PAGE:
As the black community and allies around the world protest and grieve George Floyd, an unarmed man senselessly killed at the hands of police officers in Minneapolis, the violent clashes have exposed simmering frustration. Bookended by an incompetent U.S. President who seems to do everything to unleash even more chaos and unrest, and a pandemic that has accentuated and exposed social inequalities, a visceral anger has enveloped the country.
Over on this side of the border, I immediately noticed the eagerness with which our local politicians tweeted out their support. It’s welcomed and it’s important, but it’s also easy. Denouncing George Floyd’s killers should not be hard. Any decent human being with eyes and a heart should be able to be horrified by that murder.
But, here’s the deal. You don’t have to only pay attention to racism when the violence is that extreme, that vile, that malicious, that gut-wrenchingly brutal and documented for all of us to see. You don’t have to only become angry and riled up by discrimination when it takes place south of the border, but turn a blind eye to it here — or worse, deny and deflect, get insulted, accuse activists of “identity politics” and “hidden agendas” because it disturbs your belief in the myth of Canadian and Quebec exceptionalism.
The stats say otherwise
Quebec Premier François Legault can, once again, deny that there’s systemic racism here, because he looks over at the U.S. and finds us better by comparison, but that’s an incredibly low bar. The cold-hard statistics reveal a different story. Look at the unwarranted arrests of black men, of police violence that targets them, at cases of racial profiling and “police surveillance that is targeted and disproportionate,” at systemic discrimination that prevents black men and women from advancing into positions of authority, look at the flagrant lack of visible minorities in all levels of government and government services. That’s systemic. Now pay attention to the micro-aggressions black folks deal with, day in and day out; listen to their fatigue and worry and indignation. I have honestly never seen so much pain and frustration around me.
“Yes, racism looks like hate,” says American author Scott Woods, “but hate is just one manifestation. “Privilege is another. Access is another. Ignorance is another. Apathy is another. And so on.”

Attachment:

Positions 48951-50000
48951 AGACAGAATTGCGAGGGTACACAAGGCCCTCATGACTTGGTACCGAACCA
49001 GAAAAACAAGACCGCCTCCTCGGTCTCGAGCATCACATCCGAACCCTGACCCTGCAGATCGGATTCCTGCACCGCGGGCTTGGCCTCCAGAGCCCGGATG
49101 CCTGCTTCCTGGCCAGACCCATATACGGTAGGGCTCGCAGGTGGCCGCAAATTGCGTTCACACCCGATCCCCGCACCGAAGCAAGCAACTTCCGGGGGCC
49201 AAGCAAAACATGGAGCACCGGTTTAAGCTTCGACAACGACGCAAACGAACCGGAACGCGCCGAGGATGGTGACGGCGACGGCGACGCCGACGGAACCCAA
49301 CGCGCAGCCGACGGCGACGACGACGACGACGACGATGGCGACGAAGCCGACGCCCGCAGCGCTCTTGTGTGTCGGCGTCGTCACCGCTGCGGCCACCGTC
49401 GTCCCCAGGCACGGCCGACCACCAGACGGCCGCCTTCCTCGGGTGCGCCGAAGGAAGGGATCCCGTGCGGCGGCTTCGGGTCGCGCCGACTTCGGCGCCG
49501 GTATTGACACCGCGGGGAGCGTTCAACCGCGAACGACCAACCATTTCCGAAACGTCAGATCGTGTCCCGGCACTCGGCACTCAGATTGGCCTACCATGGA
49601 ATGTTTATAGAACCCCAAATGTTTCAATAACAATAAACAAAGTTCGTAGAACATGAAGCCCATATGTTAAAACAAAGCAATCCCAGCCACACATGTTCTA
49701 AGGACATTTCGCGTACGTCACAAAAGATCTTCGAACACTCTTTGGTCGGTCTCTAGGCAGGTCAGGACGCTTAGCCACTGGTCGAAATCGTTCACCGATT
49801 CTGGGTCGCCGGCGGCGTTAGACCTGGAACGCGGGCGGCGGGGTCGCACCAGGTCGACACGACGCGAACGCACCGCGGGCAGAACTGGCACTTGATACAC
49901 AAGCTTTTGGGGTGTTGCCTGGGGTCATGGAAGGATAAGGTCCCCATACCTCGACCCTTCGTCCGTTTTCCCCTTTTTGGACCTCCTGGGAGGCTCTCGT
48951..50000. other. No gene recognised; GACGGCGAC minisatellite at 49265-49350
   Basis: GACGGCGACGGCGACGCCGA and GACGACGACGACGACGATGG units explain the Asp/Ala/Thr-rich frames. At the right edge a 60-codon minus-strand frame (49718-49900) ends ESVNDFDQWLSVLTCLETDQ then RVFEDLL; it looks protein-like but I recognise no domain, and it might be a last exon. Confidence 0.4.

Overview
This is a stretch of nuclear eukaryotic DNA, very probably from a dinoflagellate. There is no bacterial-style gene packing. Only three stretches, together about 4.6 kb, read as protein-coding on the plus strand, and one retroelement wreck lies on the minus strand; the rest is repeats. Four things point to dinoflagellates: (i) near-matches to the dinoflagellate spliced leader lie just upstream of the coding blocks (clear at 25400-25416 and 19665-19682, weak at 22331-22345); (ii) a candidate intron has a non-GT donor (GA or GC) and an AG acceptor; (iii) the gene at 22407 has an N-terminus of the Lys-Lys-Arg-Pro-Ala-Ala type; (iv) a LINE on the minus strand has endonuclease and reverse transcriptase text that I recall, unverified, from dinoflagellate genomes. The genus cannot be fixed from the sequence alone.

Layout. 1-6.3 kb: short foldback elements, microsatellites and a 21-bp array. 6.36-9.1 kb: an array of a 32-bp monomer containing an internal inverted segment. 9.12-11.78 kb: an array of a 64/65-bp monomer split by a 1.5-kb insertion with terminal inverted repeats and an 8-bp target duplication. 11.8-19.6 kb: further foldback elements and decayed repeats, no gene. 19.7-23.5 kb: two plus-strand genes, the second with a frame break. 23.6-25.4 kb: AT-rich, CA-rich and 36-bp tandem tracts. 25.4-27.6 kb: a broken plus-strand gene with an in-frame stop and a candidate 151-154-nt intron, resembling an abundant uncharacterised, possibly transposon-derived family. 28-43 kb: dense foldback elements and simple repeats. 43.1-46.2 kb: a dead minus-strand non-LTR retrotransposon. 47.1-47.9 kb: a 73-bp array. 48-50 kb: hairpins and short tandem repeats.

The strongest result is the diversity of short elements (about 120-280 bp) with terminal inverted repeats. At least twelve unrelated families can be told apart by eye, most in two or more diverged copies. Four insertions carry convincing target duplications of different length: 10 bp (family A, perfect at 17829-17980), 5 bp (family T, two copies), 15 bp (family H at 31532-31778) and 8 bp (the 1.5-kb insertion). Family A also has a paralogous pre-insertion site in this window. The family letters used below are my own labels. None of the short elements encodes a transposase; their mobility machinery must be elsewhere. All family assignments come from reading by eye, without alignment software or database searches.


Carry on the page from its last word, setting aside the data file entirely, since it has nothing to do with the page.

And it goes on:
In deep denial
You don’t need to see a boot pressing down on a man’s neck for eight straight minutes, calling out for his mother as he’s dying, to understand that racism exists. You don’t need to pay attention only when black people die with their heads in a death grip, their spines broken on the way to a precinct, behind the wheel of their car, in their own damn home, being shot in the back while they’re running through the streets to escape some faux-cop wannabe-vigilantes“protecting” what they believe to be theirs.
When Quebec columnists write “Don’t import American racism here” I am baffled at the request. Why do we need to import what we already successfully produce at home? This deep desire and denial to see us as untouched by racism continues to shock me. Remember when the report came out last year revealing that black and Indigenous people were four to five times more likely than whites to be stopped by Montreal police and SPVM Chief Sylvain Caron said he was “very surprised”? Really? I’m not stopping them, your officers are. Why are you surprised? Shouldn’t you — at the very least — be aware of it? One must be willing to close their eyes to the statistics, to the official reports, to the personal testimonials of those affected in order to go down that road.
Only eight months after apologizing for systemic racism against Indigenous communities (Viens Commission), Premier Legault says he stands in solidarity with protesters, but when it’s time to look at his own house, he acknowledges no systemic racism in Quebec. So, solidarity, mais quand tu nous tiens? Just because the racism here isn’t as violent doesn’t mean it doesn’t exist. Denial and deflection serve what purpose when it constantly breeds frustration and distrust in your own backyard?
As the mother of a 17-year-old son, community activist Marie-Christine Jeanty started giving him advice early on about how to conduct himself in case he was stopped by police.
“The entire time, I kept wondering why I had to even do this,” she tells me. “I resented it, and I don’t want him to be fearful all the time. I want him to take his rightful place in this society, but I’m constantly worried for him. He tried to reassure me that he’s not the type to get into trouble, and I had to explain that it wasn’t him I was worried about. Every black mother I know has had the conversation — the words might be different, but the worry is the same.”
Ismaël Seck is a teacher in Parc Extension, one of the poorest neighbourhoods in the country. He, too, worries that society lets minority kids down and often views black teenagers as threatening.
“One morning this past January, two police officers came to my class and arrested one of my students, and two others in separate classes,” he says. “One of them was violently pushed onto a desk in front of his classmates and brutally handcuffed. The students — one of whom is a Syrian refugee — were traumatized.”
The students, all visible minorities, one African, and two of Asian and East-Asian origin, respectively, were only between the ages of 14 and 16. None of them resisted arrest and remained calm, so the violence was unnecessary and unprovoked. Seck’s student wasn’t even guilty of anything.
“Here we are, trying to teach them to trust the police,” Seck says, “telling them ‘they’re there for you’, and they were treated to such unacceptable behaviour by the SPVM. And their parents don’t often have the education to know their rights or file a human rights complaint. I feel like we failed to protect them. It shouldn’t have happened.”